It’s Deja Kitten, All Over Again (Part 2)

Have I mentioned that I do not do well on sleep deprivation? Well, I’m mentioning it now.

Last night was a horrid combo of alternating insomnia and nightmares, punctuated by sporadic bathroom visits to feed the kitten. Apparently my subconscious, that sneaky thing, decided the alarm wasn’t going to go off and so I would lie there for an hour staring at nothing and then be jolted awake by bad dreams. I’d check the clock and realize I’d slept for twenty minutes. And repeat.

At 5:30 am, after a 4 am kitten feed, Squeaky and Mingo decided to have a battle in the living room. Many yowls, punctuated by a heavy body hitting the floor. Repeatedly. I didn’t go look. The human brain can only take so much. I decided either they were both fine (win) or one of them was dead and I’d have fewer vet bills (win) or one of them was gravely injured. In that case I already had a vet appointment in a few hours and I’d just tack one more on. (win) They were both in perfect heath when I crawled out of bed.

By the time the vet appoint was nigh, I’d decided my kitten fostering days — and probably my kitten days — were over. The vet greeted me cheerily with “Hello, Sucker!” Score a point for her.

Anyway, the kitten is male, about 4 weeks old, and healthy. He does not have feline leukemia: I paid for the test even though we were discussing fostering possibilities because some foster programs aren’t funded for it.

The vet called the Santa Cruz County Animal Shelter and determined that they had a kitten fosterer available. I had absolutely no idea they had this program, nor that young healthy kittens are in great demand. Mingo never mentioned this during his younger or bottle-feeding days. Clearly, he knew a good thing when he saw it. Also, so did the vet. (Hello, Sucker!) And of course he’s gotten his claws so deeply into the household — he has his own blog for fuck’s sake — I’ll never get rid of him now.

So I filled out the paperwork and kitten (who remained deliberately nameless because I may be sleep-deprived but I’m not idiotic enough to give a name to a kitten I’m abandoning) was carried off by a cooing crowd of shelter workers. (“How cute! How sweet! Look at his eyes!”)

Now I know what to do the next time a stray kitten crosses my path, or is dumped on my doorstep, or even mews in my general direction.

I’m sure all my loyal readers are disappointed not to have Mingo vs. Kitten posts for the next six months. Since I didn’t have a thundering line of you volunteering to bottle-feed and squeeze out kitten poop every four hours, I say the hell with all of you. I’m going back to bed.

 

 

It’s Deja Kitten, All Over Again (Part 1)

Okay. Deep breath.

Last night I received a series of texts from my yard person, the same yard person who gave me Mingo. I was confused, because she was texting photos of Ming as a kitten.

Except of course she wasn’t. She’d found ANOTHER too-young feral kitten by her house. This woman, who reads this blog by the way, appears to be a kitten magnet. Stray cats attach themselves to her bod. And she detaches them and give them to me. More thoughts on this process flow later, but here’s a hint: I’m against this as a life plan.

So we determined, via text, that the kitten was a bit bigger than Mingo had been, probably older, and seemed in better condition. Also, it was drinking goat’s milk and nibbling tuna, so no massive urgency. It was, by the way, past midnight. I told her to keep the kitten warm and feed it in the night. Like Lord Voldemort in Goblet of Fire and it’s a shame she hasn’t read those books. Because that makes her Wormtail.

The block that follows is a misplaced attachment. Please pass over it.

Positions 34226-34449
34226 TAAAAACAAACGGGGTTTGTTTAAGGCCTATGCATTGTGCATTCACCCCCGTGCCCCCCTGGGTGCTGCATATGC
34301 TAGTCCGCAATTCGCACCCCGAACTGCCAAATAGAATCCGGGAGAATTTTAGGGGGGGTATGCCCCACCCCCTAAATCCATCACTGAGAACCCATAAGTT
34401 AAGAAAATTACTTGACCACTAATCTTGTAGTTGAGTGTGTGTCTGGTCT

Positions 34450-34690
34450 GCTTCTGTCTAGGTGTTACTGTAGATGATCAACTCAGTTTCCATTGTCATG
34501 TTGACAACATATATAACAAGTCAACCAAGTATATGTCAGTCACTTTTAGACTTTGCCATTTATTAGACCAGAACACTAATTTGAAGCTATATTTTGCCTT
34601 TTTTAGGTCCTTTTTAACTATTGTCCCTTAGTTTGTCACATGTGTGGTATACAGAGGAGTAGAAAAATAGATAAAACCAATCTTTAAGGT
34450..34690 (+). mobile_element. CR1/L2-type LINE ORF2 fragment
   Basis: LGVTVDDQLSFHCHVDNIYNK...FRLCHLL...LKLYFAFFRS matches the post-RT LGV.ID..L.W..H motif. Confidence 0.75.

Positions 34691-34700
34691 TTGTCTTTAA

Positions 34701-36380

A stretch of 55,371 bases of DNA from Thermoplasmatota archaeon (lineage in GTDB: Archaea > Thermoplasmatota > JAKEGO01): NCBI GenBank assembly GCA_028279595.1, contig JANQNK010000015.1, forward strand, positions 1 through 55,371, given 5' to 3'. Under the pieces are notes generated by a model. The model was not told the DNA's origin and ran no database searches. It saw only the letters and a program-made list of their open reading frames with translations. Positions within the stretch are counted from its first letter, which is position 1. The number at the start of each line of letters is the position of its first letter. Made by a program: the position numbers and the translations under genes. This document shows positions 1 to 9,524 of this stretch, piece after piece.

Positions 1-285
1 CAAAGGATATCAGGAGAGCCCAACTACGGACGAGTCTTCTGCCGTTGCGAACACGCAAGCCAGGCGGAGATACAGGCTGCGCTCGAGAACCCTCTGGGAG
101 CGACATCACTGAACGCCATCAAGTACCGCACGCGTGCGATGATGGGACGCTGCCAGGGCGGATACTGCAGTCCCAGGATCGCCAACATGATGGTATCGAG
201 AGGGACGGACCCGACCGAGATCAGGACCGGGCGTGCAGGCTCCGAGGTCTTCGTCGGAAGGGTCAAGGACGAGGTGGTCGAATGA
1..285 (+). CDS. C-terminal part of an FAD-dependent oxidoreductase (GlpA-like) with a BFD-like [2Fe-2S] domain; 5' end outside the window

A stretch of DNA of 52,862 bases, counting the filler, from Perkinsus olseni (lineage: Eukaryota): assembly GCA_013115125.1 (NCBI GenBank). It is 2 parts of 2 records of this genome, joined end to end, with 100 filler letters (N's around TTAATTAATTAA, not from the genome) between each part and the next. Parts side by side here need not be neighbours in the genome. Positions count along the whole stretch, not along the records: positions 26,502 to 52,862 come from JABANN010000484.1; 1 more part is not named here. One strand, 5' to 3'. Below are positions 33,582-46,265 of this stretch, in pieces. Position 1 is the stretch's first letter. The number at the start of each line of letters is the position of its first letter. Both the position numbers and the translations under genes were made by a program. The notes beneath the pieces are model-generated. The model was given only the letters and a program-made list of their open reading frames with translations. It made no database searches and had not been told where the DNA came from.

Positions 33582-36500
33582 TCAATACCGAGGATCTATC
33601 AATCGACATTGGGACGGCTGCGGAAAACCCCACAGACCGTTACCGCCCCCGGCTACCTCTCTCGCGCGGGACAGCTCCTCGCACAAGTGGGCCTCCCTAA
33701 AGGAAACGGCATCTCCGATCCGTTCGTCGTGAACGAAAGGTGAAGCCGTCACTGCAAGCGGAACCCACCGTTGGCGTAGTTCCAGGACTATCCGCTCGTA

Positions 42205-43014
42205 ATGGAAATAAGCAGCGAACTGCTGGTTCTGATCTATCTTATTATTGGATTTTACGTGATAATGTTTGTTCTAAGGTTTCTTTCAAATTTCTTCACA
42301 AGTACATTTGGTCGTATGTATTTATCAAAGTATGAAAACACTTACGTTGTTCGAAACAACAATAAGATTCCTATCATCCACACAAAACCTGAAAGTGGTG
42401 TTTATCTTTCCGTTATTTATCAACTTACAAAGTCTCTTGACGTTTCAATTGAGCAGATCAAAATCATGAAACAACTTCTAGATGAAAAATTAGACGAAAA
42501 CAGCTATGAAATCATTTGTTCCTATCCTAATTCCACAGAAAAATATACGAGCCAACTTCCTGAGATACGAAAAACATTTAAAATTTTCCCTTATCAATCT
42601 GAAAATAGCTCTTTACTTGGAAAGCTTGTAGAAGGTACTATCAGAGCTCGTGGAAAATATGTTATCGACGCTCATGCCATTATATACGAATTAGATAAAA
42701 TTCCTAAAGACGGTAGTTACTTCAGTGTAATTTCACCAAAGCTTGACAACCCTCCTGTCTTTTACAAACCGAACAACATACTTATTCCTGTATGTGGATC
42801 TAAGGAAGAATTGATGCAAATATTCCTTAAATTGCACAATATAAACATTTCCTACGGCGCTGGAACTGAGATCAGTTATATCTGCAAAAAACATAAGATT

Bright and on time this morning, she shows up with kitten, who is by my best guess about 3 weeks old. Eyes open and walking. But still very young. I called my wonderful veterinary practice, the Boulder Creek Veterinary Clinic, and my vet the great Dr. Kathy Gerrity won’t be in until tomorrow Saturday. So I made an appointment for the kitten, and the practice assistants gave me some donated kitten formula.

Back at the house I bathed the kitten, who seemed to enjoy warm water with a little Dawn dish soap, blew it dry with my hairdryer, and combed it for fleas. No fleas? So far, no fleas. Also no maggots and its tongue is pink, so it has blood. If you remember, Mingo had a plethora of the first two and none of the last. Then I fed it formula via bottle, and set it up with a hot pad covered by towels in a cat carrier in the bathroom.

(Annoyed aside: why the fuck would you manufacture and sell a hot pad that shuts off automatically after an hour? It’s useless. I dumped it and resurrected my old hot pad, which has worked reliably for the past twenty years.)

Of course, the Big Question: Am I planning to keep this kitten? NO NO NO NO I plan to find it a good home, assuming it survives my bathroom, doesn’t have kitty leukemia, and doesn’t drop dead from mysterious kitten ailments. This is a small house, I already have three cats, or two normal cats and Mingo, who should count as two. My cat care budget is already extreme, so NO.

NO I SAY.

Obviously, I made a mistake assuming Mingo was a one off. What I should have in place is a list of people and agencies to call, in the event this continues to happen. I will start on that tomorrow.

What I don’t know about the kitten includes age, sex, medical conditions, etc. Tomorrow I should know a bit more, so that will the exciting Part 2 of this post.

PS: I am on the wine.

Oh, and by the way: Does anyone want a kitten?

 

Mingo: Corrupting Older Cats Since 2017

I haven’t posted much about my two other cats so far. This is The Chronicles of Mingo after all, not the Chronicles of Mary’s Cats.

However, as Dumbledore would say, ‘Recent events must be taken into account.’